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Evolution

In the beginning…  Earth had a hydrogen based atmosphere - Ex: CH4, H2, and NH3 - In time, the early atmosphere of Earth changed from a hydrogen dominated one to on which contained oxygen-rich molecules - Ex: Co2, H2O, SO2 - Jupiter’s atmosphere today is representative of the ancient atmosphere of the smaller planets - Jupiter has such enormous gravity that it retains every molecule, and elements of the atmosphere cannot drift away as they do on other planets - Jupiter’s atmosphere is an example of what such primitive atmosphere must have been like Chemical evolution or the Chemosynthetic theory: - life developed from non-living materials that eventually, by the process of natural selection over hundreds of millions of years, became able to self-replicate and metabolize - This hypothesis presumes that at least 4 steps happened to bring about this chemical evolution  1. The abiotic (nonliving) synthesis and accumulation of small organic monomers like amino acids or nucleotides (Miller-Haldane-Urey Experiment)  2. Joining of monomers into polymers (protenoids: organic monomers hare heated and splashed onto hot sand or rocks)  3. The self-assembly of molecules into droplets that had chemical characteristics inside different from the environment outside. • Protobionts (nonliving molecules): Abiotically produced molecules that spontaneously self-assemble into droplets that enclose a watery solution and maintain a chemical environment different from their surrounding  4. The ability to replicate  The RNA world hypothesis: The first hereditary molecules on Earth were RNA molecules that served as both a genome as well as the enzymes to copy itself • A. RNA can function as an enzyme in cells called ribozyme. • B. RNA can make copies of itself in a test tube - Note: Lab experiments cannot prove that life was created in this way on the primitive earth, only that the key steps could have happened The Oxygen Revolution - The oxygen atmosphere that we depended on was generated by numerous cyanobacteria - Cyanobacteria lived in colonies that formed stromatolites - released oxygen reacted with dissolved iron ions which precipitated as iron oxide - took a few millions years until precipitation exhausted the dissolved iron - This would have caused the oceans to become saturated with oxygen and gas out to accumulated in the atmosphere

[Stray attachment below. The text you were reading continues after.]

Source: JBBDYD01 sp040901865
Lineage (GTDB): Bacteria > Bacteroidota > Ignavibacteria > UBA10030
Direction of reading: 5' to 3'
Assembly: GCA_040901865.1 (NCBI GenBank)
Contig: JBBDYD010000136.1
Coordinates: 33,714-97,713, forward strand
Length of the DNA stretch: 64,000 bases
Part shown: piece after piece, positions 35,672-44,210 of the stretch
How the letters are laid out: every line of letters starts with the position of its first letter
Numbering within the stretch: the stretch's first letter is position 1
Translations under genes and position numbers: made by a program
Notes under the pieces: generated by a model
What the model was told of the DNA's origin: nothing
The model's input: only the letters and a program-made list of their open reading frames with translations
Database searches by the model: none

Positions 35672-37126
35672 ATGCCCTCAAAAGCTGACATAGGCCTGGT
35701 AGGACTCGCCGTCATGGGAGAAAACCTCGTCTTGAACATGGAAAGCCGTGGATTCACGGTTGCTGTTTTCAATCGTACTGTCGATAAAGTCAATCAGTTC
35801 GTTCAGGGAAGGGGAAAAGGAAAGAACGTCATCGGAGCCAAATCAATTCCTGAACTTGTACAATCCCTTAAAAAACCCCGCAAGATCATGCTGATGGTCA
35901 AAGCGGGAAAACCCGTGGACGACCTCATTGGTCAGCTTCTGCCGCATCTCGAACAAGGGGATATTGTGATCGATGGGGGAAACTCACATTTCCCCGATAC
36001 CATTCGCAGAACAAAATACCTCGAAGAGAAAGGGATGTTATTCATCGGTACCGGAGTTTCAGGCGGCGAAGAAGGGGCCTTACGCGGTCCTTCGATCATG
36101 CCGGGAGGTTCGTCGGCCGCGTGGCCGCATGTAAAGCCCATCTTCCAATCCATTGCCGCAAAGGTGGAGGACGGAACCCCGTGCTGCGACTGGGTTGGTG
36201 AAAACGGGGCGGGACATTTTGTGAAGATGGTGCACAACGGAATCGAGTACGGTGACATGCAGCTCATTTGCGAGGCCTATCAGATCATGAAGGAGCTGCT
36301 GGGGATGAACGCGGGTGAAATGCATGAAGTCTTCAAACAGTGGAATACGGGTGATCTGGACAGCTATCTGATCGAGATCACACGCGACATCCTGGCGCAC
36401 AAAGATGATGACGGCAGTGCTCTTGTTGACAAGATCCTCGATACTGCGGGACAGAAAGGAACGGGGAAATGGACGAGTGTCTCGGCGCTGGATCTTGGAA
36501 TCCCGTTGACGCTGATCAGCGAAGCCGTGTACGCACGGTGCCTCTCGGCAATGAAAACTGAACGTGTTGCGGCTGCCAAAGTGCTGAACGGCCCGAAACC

reduced phenotypic variation 2.shifts the frequency curve to favor one end .Iron rich rocks that were rusted red by oxidation .Both have their own genome and it resembles that of bacteria not that of the nuclear genome . They cannot be formed in a cell that lacks them because nuclear genes encode only some of the proteins of which they are made . Disruptive/Diversifying selection: favors both phenotypic extremes . Stabilizing selection: favors the intermediate (not the extremes) .most common when members of a species migrate to another environment 3.chloroplasts.There are no histones (proteins that DNA is wrapped around) associated with the DNA Results of Natural Selection… 1..evolved from endosymbiotic cyanobacteria .Both genomes consists of a single circular molecule of DNA .evolved from aerobic bacteria living within their host cell .Evidence: both can arise only from preexisting mitochondria and chloroplasts.mitochondria.cyanobacteria were in trouble because oxygen attacks the bonds of organic molecules and likely caused the extinction of some of the species  Endosysmbiosis and the Origin of Eukaryotes . Directional selection: favors one extreme .